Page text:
Aubrey was a magpie as far as collecting facts and fantasies was concerned, and was equally unconcerned whether or not one was the other, or both at once. Simon Higlett's towering set reflects this, a ramshackle timbered room crowded with books and bibelots as well as all the detritus of an old man living alone with a past but no future. In its own way, the setting is the play as much as its performer.
Dotrice is mesmerising as Aubrey, doddering from chair to desk to joint-stool, mulling his claret, putting a taper to candles as night closes in on both light and life. He’s on stage all the time, including during the interval and it's as though the audience, drawn into Aubrey's world from ours like so many time travellers, is willing the old man to take us deeper into those eccentric "living histories".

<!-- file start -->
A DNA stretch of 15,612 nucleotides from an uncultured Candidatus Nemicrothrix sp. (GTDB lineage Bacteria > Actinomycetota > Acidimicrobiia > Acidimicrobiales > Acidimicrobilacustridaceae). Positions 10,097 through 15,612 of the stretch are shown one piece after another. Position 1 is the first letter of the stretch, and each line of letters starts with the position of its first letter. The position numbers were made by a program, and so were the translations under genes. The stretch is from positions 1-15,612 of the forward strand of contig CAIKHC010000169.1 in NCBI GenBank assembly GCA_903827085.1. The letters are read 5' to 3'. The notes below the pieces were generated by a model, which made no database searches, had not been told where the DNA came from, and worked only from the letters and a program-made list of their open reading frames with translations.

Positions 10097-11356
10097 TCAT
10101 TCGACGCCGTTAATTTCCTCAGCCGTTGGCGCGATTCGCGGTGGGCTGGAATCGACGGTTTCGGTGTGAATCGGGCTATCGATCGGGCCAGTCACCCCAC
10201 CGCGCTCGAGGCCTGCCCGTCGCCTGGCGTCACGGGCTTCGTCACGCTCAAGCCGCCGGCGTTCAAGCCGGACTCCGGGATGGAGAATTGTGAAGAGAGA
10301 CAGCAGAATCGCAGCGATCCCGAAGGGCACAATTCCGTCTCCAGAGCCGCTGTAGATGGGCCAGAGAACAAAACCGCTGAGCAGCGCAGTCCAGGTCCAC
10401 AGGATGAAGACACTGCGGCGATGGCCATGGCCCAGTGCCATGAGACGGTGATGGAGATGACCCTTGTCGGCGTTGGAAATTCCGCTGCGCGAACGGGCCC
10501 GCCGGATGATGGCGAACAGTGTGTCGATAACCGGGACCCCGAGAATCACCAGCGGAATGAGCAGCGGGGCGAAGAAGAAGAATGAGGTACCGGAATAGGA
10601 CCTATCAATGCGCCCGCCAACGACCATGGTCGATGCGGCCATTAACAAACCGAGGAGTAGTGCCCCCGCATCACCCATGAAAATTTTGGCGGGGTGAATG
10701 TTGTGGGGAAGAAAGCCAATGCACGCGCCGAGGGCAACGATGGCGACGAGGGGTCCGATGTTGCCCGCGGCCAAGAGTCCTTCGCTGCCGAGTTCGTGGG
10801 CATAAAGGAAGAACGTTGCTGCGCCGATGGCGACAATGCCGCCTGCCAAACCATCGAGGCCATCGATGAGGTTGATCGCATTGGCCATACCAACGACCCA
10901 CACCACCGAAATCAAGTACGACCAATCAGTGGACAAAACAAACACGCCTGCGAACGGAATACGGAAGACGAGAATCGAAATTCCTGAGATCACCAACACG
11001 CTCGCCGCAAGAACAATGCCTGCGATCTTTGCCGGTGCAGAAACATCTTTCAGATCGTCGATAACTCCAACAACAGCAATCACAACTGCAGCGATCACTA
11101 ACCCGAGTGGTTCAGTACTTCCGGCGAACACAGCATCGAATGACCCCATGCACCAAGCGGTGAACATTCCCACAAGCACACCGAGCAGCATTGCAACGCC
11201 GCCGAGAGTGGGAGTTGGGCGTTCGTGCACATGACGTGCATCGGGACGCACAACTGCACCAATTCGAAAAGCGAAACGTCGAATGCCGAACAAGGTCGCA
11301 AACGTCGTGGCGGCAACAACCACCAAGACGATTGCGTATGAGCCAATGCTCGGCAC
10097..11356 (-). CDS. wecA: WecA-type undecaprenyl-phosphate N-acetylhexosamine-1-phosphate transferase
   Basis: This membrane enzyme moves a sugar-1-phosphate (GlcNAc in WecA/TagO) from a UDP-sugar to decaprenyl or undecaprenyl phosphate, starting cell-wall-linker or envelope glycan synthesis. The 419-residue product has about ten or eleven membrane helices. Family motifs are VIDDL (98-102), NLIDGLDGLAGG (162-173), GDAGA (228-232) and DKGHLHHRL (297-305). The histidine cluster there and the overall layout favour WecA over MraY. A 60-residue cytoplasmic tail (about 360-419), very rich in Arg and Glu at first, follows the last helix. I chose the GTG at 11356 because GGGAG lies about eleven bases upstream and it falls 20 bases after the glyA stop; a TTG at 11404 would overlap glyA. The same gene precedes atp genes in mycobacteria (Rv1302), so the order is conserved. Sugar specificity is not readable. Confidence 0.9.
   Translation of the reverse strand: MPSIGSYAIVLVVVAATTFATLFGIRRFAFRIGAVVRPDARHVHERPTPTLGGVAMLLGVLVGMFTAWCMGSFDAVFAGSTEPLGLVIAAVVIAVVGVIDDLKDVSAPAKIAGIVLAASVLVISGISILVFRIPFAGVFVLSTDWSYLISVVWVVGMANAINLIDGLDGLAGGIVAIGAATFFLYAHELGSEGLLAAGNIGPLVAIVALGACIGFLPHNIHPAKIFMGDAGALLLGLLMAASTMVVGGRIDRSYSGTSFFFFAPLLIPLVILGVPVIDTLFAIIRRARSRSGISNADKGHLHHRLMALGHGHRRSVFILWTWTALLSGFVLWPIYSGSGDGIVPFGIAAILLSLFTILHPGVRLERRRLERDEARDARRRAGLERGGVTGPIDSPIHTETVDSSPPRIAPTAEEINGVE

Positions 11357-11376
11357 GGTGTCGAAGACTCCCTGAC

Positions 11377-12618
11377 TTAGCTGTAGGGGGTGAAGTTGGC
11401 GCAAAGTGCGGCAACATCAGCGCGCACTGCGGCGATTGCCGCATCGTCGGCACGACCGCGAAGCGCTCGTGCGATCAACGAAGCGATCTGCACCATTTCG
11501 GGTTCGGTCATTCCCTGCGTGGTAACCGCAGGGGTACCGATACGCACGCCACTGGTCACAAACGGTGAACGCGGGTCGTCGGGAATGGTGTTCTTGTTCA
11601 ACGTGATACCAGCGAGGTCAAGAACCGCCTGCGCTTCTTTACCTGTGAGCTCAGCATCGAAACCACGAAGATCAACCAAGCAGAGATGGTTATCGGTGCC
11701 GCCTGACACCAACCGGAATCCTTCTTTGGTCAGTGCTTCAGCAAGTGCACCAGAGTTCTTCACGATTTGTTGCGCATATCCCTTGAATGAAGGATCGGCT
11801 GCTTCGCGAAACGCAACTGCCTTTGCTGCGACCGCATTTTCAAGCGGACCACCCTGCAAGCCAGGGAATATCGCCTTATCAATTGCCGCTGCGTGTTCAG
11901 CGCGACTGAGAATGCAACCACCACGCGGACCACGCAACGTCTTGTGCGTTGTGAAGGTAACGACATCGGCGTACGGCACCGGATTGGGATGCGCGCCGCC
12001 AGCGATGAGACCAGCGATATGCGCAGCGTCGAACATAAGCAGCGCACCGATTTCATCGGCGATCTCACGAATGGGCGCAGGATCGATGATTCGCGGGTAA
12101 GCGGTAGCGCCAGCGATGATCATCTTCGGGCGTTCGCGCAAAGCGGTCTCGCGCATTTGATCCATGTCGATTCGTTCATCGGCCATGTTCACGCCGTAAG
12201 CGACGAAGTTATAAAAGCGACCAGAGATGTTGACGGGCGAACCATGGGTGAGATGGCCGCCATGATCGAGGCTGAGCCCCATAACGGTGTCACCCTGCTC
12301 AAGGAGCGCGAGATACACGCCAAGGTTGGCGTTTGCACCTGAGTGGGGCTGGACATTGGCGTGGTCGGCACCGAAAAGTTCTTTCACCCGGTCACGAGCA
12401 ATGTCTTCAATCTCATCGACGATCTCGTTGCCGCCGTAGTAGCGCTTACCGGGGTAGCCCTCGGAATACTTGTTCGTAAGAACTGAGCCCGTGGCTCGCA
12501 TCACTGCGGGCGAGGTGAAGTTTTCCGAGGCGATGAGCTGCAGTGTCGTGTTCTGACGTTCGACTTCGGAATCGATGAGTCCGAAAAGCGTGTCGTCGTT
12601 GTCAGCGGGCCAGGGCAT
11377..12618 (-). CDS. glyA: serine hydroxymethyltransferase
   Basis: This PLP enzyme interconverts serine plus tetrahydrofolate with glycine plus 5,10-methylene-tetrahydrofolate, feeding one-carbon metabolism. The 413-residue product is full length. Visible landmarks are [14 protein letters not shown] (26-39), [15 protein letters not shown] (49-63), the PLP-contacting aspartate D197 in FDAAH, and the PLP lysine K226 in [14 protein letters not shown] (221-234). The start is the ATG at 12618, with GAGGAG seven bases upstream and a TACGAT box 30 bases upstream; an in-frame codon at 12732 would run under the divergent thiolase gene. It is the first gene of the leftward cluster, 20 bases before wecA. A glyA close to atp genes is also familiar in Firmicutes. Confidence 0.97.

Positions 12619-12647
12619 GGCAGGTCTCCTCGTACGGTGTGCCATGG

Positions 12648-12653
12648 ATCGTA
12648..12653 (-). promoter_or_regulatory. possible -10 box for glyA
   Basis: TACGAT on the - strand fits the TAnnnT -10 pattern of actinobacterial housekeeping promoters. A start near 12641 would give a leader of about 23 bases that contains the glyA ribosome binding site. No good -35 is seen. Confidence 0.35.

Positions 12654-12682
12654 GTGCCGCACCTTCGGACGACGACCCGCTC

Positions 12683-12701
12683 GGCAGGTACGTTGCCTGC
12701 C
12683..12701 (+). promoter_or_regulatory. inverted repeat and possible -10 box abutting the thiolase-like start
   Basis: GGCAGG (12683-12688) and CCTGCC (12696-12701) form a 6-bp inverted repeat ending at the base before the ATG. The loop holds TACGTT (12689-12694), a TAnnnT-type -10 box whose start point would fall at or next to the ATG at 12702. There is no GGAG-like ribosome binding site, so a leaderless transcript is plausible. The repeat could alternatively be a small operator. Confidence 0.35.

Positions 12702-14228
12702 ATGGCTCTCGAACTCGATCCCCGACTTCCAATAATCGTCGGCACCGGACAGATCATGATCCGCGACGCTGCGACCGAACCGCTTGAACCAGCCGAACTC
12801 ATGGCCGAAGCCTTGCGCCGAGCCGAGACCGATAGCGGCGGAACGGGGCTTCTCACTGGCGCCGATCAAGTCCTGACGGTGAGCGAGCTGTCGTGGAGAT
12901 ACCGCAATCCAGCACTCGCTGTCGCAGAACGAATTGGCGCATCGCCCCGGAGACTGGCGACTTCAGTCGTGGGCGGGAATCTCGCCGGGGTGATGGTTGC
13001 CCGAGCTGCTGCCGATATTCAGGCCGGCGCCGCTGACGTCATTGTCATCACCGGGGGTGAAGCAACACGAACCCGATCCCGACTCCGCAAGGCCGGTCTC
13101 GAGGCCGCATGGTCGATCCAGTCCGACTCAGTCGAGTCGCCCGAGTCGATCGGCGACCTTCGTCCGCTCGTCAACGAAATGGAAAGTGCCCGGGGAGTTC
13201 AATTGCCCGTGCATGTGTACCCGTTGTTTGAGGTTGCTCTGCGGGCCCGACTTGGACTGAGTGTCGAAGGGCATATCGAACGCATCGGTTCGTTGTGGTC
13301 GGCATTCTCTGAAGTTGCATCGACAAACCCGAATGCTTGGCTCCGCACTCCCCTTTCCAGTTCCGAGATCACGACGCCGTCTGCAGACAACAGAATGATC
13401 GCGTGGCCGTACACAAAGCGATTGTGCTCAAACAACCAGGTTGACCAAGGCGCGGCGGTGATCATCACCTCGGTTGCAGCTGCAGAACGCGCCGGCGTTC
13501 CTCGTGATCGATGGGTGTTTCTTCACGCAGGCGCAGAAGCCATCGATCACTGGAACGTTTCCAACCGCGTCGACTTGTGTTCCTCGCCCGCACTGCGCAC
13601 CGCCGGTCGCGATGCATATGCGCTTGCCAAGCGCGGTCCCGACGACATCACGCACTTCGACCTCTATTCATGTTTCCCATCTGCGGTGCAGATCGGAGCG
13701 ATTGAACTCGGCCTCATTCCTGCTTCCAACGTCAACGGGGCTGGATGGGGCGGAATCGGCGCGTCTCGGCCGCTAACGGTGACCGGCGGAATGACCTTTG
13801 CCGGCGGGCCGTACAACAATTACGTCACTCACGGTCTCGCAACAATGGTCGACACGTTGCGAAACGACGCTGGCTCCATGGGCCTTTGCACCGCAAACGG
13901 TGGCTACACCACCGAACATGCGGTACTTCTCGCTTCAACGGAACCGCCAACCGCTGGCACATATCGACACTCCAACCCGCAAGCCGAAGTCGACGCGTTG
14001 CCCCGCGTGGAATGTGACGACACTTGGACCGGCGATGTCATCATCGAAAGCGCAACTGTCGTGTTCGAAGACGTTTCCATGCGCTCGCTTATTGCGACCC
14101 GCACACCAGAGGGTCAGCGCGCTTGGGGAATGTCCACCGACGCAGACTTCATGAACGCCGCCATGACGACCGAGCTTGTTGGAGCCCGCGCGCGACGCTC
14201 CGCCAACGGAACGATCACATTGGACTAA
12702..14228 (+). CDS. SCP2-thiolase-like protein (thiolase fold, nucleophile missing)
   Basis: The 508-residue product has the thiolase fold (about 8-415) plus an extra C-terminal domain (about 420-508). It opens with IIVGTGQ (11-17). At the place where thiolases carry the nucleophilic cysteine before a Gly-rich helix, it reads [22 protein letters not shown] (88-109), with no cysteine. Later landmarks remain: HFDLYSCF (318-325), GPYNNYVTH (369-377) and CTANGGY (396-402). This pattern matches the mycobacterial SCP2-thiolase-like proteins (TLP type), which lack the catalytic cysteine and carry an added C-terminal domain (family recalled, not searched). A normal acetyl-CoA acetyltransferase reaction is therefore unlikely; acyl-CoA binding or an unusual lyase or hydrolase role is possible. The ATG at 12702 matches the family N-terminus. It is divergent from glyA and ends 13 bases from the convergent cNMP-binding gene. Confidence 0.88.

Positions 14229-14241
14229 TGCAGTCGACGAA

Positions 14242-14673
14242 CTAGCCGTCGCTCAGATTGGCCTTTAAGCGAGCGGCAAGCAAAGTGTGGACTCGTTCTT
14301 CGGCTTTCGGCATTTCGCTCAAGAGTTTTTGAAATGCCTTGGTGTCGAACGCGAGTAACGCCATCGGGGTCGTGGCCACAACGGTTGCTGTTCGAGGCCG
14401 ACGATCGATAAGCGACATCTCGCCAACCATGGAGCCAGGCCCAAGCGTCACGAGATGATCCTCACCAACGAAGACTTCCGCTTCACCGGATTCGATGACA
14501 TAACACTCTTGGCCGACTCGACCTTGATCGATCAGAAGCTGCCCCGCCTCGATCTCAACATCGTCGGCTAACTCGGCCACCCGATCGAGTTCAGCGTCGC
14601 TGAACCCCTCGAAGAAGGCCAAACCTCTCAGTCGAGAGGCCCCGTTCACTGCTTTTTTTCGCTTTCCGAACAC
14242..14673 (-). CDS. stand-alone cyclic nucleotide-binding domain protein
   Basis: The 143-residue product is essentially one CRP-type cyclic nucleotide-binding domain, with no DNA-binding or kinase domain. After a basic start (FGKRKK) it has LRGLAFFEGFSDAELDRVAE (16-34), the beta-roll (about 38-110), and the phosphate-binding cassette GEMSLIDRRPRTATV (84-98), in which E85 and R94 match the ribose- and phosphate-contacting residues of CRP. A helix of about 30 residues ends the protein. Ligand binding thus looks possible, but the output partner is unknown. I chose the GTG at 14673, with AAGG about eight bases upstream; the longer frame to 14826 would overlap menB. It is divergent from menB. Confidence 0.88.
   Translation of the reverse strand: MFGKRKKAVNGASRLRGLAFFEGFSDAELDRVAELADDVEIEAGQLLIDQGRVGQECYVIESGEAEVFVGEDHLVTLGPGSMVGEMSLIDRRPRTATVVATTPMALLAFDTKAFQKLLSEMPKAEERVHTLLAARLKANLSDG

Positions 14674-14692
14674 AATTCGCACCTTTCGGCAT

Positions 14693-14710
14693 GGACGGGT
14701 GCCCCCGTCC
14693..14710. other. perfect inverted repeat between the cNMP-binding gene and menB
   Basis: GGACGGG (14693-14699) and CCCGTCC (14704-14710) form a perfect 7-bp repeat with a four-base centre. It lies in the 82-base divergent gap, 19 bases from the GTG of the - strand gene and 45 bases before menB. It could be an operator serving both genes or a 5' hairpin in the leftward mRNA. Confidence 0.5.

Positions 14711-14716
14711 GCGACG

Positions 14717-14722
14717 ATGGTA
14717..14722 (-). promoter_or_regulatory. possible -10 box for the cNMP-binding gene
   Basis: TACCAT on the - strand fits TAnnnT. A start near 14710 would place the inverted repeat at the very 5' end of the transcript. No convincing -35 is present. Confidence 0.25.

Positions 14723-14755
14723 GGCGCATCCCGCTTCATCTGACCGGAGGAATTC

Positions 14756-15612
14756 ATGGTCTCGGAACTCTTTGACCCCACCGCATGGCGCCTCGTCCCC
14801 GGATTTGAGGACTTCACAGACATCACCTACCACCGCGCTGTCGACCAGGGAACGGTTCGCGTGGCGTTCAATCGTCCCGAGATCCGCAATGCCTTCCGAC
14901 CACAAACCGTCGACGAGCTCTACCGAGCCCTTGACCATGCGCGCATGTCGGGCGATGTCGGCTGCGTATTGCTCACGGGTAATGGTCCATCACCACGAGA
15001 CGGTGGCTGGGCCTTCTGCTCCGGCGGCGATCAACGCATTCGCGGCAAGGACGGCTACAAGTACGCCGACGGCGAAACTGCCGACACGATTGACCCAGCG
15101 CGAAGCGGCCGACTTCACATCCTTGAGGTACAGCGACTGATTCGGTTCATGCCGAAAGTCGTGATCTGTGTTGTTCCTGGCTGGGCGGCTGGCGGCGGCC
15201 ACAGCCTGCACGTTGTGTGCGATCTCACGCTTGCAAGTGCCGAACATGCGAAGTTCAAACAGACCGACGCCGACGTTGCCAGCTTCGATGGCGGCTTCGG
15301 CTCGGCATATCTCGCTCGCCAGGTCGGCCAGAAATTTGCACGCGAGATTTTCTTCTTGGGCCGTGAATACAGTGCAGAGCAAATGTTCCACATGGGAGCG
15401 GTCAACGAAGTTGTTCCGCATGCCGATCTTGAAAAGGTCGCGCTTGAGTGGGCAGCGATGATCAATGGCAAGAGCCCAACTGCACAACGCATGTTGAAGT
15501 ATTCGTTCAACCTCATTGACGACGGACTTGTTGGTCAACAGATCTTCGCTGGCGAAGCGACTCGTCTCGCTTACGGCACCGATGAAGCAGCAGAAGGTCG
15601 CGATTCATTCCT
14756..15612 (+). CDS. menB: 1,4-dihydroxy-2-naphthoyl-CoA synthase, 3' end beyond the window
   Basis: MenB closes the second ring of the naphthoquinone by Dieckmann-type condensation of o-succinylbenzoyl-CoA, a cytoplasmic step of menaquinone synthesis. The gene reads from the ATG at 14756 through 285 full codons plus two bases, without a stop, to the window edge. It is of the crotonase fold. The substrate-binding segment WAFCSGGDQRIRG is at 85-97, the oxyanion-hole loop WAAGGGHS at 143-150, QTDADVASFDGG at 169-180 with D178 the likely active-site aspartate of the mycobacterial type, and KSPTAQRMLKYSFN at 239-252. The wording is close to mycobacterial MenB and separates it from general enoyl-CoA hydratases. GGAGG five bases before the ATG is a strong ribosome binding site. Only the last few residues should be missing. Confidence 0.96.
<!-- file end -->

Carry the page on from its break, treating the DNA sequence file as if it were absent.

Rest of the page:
Here we’ve been given a believable space in an actual time. Offstage sounds remind us that 17th-century London had noisy as well as nosey neighbours, not to mention generally louche behaviour as much in public as well as privately.
There has been a broadening of the humour since those first performances 40 years ago as well as this sense that Aubrey does not exist in his own time capsule, however much part of him wants to do so. It's a measure of Dotrice's authority in the part that any exasperation with the old man's repetitions is muted by affection.
"When the Civil War came, the fairies vanished," laments Aubrey as he recalls a past which has not simply departed but one that can never be reconstituted. Theatre, live performance itself, has the same attribute in many ways, but Dotrice in this revival shows us that magic can be recaptured, if only for two hours in a playhouse.
- Anne Morley-Priestman (reviewed at the Mercury Theatre, Colchester)